The practice of regional anesthesia during the COVID-19 pandemic: an international survey of members of three regional anesthesia societies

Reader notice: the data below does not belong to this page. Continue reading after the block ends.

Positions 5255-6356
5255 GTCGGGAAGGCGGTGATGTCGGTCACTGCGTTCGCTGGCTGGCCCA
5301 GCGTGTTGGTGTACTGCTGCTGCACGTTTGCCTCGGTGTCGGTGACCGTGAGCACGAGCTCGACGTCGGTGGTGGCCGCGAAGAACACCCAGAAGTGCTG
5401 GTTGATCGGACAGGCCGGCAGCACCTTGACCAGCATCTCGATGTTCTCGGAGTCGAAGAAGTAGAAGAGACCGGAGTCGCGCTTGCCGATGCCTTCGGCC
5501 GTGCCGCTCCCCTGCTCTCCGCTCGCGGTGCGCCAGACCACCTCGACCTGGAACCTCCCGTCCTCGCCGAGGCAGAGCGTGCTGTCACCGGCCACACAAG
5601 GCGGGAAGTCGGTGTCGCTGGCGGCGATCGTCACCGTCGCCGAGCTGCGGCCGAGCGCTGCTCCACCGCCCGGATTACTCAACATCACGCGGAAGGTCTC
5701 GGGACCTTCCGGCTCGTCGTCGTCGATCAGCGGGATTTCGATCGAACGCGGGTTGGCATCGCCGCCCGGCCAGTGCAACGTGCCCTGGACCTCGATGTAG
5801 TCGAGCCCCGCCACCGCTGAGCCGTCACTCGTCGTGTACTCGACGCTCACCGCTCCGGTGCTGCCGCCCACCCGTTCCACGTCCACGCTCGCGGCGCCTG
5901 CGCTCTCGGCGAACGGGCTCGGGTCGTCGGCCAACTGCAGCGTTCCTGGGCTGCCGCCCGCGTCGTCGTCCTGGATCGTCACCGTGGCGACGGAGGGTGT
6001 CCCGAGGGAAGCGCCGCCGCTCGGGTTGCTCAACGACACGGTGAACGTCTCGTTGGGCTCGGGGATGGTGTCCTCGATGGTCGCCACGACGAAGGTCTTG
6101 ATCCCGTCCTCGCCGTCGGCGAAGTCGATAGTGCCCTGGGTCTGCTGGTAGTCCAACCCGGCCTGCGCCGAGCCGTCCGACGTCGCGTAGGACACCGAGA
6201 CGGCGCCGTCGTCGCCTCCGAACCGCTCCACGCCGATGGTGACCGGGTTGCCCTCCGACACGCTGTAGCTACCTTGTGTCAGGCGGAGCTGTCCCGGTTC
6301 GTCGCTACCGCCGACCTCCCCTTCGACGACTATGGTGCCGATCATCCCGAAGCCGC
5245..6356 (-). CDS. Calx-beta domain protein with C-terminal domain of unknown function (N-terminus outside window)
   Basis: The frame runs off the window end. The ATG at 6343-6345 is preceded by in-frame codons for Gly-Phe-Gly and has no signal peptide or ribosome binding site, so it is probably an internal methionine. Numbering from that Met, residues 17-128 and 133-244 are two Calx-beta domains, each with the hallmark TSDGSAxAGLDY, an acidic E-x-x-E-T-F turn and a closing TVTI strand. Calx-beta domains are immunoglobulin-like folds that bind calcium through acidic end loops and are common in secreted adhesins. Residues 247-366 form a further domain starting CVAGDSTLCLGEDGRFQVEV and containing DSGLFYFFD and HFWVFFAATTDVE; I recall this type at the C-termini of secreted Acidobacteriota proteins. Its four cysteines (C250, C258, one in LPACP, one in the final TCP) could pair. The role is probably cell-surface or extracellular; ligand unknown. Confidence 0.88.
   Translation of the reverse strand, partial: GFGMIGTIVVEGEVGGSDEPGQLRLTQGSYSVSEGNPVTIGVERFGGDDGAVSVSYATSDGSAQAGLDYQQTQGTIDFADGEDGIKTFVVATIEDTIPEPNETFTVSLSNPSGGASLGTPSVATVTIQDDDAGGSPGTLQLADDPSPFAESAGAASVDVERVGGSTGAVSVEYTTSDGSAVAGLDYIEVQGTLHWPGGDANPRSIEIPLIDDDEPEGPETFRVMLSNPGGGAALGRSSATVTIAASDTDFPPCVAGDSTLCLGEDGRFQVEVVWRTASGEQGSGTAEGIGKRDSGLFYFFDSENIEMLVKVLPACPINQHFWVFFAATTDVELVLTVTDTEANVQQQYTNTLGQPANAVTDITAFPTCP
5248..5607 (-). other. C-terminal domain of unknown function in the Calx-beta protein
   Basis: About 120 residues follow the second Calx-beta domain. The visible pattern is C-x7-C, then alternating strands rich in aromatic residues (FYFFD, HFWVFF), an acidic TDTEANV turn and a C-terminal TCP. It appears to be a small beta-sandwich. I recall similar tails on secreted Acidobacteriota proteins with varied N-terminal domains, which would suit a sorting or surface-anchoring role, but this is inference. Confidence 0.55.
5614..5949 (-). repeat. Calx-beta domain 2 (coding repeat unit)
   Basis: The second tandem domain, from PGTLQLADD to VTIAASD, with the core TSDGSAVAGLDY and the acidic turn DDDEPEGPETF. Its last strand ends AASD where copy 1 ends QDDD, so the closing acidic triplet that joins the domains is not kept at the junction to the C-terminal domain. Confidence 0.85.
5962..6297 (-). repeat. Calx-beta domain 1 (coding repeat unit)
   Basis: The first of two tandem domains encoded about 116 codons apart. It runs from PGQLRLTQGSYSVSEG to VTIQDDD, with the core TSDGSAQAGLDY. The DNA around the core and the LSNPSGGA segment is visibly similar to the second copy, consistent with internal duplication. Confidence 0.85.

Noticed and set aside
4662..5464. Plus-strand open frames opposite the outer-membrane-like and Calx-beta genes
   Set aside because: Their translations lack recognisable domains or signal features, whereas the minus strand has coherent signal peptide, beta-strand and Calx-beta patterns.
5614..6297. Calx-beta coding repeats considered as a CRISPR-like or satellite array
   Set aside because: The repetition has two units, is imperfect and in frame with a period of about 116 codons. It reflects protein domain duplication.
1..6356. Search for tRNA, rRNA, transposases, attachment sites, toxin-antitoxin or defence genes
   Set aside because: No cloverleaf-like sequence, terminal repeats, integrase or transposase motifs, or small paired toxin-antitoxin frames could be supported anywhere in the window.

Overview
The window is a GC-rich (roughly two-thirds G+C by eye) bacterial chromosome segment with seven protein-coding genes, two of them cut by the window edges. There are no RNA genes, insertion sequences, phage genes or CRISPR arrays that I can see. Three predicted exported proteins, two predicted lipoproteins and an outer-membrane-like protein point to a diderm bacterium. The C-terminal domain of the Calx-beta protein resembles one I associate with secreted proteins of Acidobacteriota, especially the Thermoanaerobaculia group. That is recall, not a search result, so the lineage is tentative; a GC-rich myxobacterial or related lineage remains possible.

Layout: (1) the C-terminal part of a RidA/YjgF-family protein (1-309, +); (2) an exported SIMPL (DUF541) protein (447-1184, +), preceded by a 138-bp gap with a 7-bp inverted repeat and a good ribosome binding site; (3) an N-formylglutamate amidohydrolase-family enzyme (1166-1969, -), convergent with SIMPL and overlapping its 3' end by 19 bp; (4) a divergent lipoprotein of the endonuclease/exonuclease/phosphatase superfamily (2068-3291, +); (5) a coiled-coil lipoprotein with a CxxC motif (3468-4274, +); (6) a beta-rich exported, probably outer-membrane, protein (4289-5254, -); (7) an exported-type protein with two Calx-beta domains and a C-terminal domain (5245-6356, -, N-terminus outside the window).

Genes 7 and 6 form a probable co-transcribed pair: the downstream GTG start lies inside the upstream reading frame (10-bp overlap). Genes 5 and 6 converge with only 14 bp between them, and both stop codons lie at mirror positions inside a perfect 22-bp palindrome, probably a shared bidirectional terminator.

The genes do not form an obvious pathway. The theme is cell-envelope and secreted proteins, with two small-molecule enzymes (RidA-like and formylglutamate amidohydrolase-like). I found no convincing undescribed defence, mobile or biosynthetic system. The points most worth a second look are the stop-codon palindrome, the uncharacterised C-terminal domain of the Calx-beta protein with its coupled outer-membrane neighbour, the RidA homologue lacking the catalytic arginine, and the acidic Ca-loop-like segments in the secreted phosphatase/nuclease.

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PURPOSE: To determine the preferences and attitudes of members of regional anesthesia societies during the COVID-19 pandemic. METHODS: We distributed an electronic survey to members of the American Society of Regional Anesthesia and Pain Medicine, Regional Anaesthesia-UK, and the European Society of Regional Anaesthesia & Pain Therapy. A questionnaire consisting of 19 questions was developed by a panel of experienced regional anesthesiologists and distributed by email to the participants. The survey covered the following domains: participant information, practice settings, preference for the type of anesthetic technique, the use of personal protective equipment, and oxygen therapy. RESULTS: The survey was completed by 729 participants from 73 different countries, with a response rate of 20.1% (729/3,630) for the number of emails opened and 8.5% (729/8,572) for the number of emails sent. Most respondents (87.7%) identified as anesthesia staff (faculty or consultant) and practiced obstetric and non-obstetric anesthesia (55.3%). The practice of regional anesthesia either expanded or remained the same, with only 2% of respondents decreasing their use compared with the pre-pandemic period. The top reasons for an increase in the use of regional anesthesia was to reduce the need for an aerosol-generating medical procedure and to reduce the risk of possible complications to patients. The most common reason for decreased use of regional anesthesia was the risk of urgent conversion to general anesthesia. Approximately 70% of the responders used airborne precautions when providing care to a patient under regional anesthesia. The most common oxygen delivery method was nasal prongs (cannula) with a surgical mask layered over it (61%). CONCLUSIONS: Given the perceived benefits of regional over general anesthesia, approximately half of the members of three regional anesthesia societies seem to have expanded their use of regional anesthesia techniques during the initial surge of the COVID-19 pandemic.
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